HomeLIFEObituary: Life and times of William ole Ntimama

Obituary: Life and times of William ole Ntimama


William Ole Ntimama, the long time Narok North MP and a cabinet minister in the KANU regime, died on Thursday night shortly after retiring to bed in his Narok Motonyi home.  Family sources said Ntimama, 87, died peacefully after a busy day.

Ntimama, who was abrasive and a dare-devil politician, has been battling ill health for close to 25 years. A close member of the family said he had diabetes since late 1980s.

During his last days, he had difficulties standing up, forcing his aides who were always near him to assist. “He had a busy schedule on Thursday meeting people and giving financial assistance. He was jovial. Little did we know it was his last day,” said a member of the family.

Shortly after the death that has shocked the entire Maa land where he was respected and considered its spokesperson, close relatives and friends within the neighbourhood were informed before rushing to view
the body and condole the family.

Accompanied by his wife Dorcas, Lydia, his daughter and close relatives, the body was taken by road to Nairobi’s Lee Funeral Home where it will be preserved as funeral arrangements get underway. The former Heritage Minister and the immediate Narok North MP who belonged to the Nyangusi age set in Purko subclan, is considered the top most in the Maa community. He attended Ole Sankale Primary School in Narok before proceeding to Kahuhia Teachers Training College.

Ole Ntimama was a fierce campaigner for the party he supported.
Ole Ntimama was a fierce campaigner for the party he supported.

On leaving college, he taught at Ololulung’a DEB Primary School in Narok South before moving in the same capacity to Ole Sankale which was then a Government Maasai School. He later joined the colonial administration to become a Division Officer (DO). Ntimama who was blessed with seven children, served as colonial DO in Marigat and Kabarnet in now Baringo County.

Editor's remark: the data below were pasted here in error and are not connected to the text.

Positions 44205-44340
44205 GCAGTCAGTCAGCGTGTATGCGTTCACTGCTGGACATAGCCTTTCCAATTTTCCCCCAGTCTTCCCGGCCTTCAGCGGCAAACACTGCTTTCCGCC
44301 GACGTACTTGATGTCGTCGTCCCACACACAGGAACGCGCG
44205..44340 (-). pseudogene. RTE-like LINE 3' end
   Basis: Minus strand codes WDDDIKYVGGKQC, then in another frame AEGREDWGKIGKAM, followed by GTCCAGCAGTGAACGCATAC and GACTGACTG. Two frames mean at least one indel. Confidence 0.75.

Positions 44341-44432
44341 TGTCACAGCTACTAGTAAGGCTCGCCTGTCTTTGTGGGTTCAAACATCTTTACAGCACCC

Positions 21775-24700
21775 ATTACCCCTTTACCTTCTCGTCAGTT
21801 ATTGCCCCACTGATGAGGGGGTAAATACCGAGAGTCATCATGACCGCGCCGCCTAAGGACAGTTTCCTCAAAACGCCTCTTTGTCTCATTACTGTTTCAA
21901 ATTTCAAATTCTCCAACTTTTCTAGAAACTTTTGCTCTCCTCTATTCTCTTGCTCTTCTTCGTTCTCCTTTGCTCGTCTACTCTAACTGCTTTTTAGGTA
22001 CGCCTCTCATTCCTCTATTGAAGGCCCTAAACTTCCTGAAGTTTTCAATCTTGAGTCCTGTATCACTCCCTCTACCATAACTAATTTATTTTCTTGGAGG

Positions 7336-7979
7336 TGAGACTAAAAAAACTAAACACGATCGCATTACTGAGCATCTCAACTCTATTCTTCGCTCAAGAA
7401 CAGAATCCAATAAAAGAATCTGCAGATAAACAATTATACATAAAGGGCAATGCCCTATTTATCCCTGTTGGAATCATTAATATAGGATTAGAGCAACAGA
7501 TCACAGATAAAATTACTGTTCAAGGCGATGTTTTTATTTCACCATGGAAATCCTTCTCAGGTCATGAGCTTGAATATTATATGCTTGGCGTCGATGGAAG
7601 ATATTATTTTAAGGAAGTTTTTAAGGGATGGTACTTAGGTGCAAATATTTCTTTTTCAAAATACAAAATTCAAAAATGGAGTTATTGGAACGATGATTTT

On leaving the provincial administration, he became a clerk with the defunct Narok County Council between 1956 and 1957. He later joined politics by first becoming the county council chairman from 1974 to 1983. He was also the chairman of the National Housing Corporation and the defunct Kenya Farmers Association (KFA).

In 1988 after years of ambition to enter into active politics, he offered himself for election as Narok North MP where he trounced through the infamous queuing system (mlolong’o) his arch rival Justus ole Tipis who was a powerful Internal Security Minister in the President Moi government.

He was first appointed Marketing and Supplies Minister and later held other cabinet portfolios even in the retired President Kibaki administration. Ntimama, whose father hailed from Meru County, knew Moi and a few Tugen personalities including the famous Chesire family when he was Baringo County, a relationship he cultivated that later saw him win the former head of state heart and later sent Tipis to political Siberia.

In 1976, he was among the proponents of the change of the constitution that sought to bar vice presidents from succeeding presidents in the event of their ill health and incapacitation. He was a wheat, barley and dairy farmer who owned three parcels of land measuring about 600 acres in different parts of Narok. He drew respect from Tanzanian Maasais. He was a friend to the late John Sokoine and Edward Lowasa, both former Prime Ministers of the east African country.

Whenever he called a community meeting, the Maasai used to attend, a feat that made him to be feared by operatives in the Moi government. In 1994, he together with other community leaders attended a United Nations Indigenous Peoples conference in Geneva.

Age caught up with him. But he lived a full life.
Age caught up with him. But he lived a full life.

The combative politician, whose middle name was controversy and who never shied from speaking his mind, will be remembered in 1992 shortly after the advent of multi-party democracy for telling the so called immigrant communities in his backyard especially the enterprising Kikuyu to “lie low like an envelope” lest they were cut down like the Ibos of Nigeria during the Biafra war.

Shortly after that statement, about 3, 000 families were evicted from the Enoosupukia, a forest he claimed was a water catchment area under the trust of the local county council. He was one of the biggest news makers of the recent years, a fact that made him the darling of the press.